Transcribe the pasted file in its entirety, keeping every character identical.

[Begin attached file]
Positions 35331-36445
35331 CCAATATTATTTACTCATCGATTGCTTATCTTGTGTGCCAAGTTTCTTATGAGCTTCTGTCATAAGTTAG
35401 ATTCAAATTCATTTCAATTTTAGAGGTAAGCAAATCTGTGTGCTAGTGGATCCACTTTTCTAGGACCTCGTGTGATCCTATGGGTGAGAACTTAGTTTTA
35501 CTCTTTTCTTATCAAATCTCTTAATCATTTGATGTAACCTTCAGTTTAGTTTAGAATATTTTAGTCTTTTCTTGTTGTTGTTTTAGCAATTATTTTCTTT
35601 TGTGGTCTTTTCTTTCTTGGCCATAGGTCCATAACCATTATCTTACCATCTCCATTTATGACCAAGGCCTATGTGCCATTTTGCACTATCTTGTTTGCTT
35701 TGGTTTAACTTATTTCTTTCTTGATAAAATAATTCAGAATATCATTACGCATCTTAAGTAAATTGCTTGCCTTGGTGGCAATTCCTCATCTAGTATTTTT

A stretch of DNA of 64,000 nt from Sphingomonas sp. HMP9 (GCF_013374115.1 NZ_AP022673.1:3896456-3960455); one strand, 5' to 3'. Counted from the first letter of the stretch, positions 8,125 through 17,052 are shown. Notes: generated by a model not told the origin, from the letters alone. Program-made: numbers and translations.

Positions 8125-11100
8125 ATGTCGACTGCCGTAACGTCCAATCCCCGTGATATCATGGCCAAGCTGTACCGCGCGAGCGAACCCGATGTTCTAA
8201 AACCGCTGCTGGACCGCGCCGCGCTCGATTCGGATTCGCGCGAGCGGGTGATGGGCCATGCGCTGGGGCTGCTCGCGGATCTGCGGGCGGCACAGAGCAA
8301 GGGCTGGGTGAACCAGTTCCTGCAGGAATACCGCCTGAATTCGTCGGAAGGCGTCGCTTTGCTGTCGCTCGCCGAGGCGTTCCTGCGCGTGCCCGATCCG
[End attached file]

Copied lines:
Positions 35331-36445
35331 CCAATATTATTTACTCATCGATTGCTTATCTTGTGTGCCAAGTTTCTTATGAGCTTCTGTCATAAGTTAG
35401 ATTCAAATTCATTTCAATTTTAGAGGTAAGCAAATCTGTGTGCTAGTGGATCCACTTTTCTAGGACCTCGTGTGATCCTATGGGTGAGAACTTAGTTTTA
35501 CTCTTTTCTTATCAAATCTCTTAATCATTTGATGTAACCTTCAGTTTAGTTTAGAATATTTTAGTCTTTTCTTGTTGTTGTTTTAGCAATTATTTTCTTT
35601 TGTGGTCTTTTCTTTCTTGGCCATAGGTCCATAACCATTATCTTACCATCTCCATTTATGACCAAGGCCTATGTGCCATTTTGCACTATCTTGTTTGCTT
35701 TGGTTTAACTTATTTCTTTCTTGATAAAATAATTCAGAATATCATTACGCATCTTAAGTAAATTGCTTGCCTTGGTGGCAATTCCTCATCTAGTATTTTT

A stretch of DNA of 64,000 nt from Sphingomonas sp. HMP9 (GCF_013374115.1 NZ_AP022673.1:3896456-3960455); one strand, 5' to 3'. Counted from the first letter of the stretch, positions 8,125 through 17,052 are shown. Notes: generated by a model not told the origin, from the letters alone. Program-made: numbers and translations.

Positions 8125-11100
8125 ATGTCGACTGCCGTAACGTCCAATCCCCGTGATATCATGGCCAAGCTGTACCGCGCGAGCGAACCCGATGTTCTAA
8201 AACCGCTGCTGGACCGCGCCGCGCTCGATTCGGATTCGCGCGAGCGGGTGATGGGCCATGCGCTGGGGCTGCTCGCGGATCTGCGGGCGGCACAGAGCAA
8301 GGGCTGGGTGAACCAGTTCCTGCAGGAATACCGCCTGAATTCGTCGGAAGGCGTCGCTTTGCTGTCGCTCGCCGAGGCGTTCCTGCGCGTGCCCGATCCG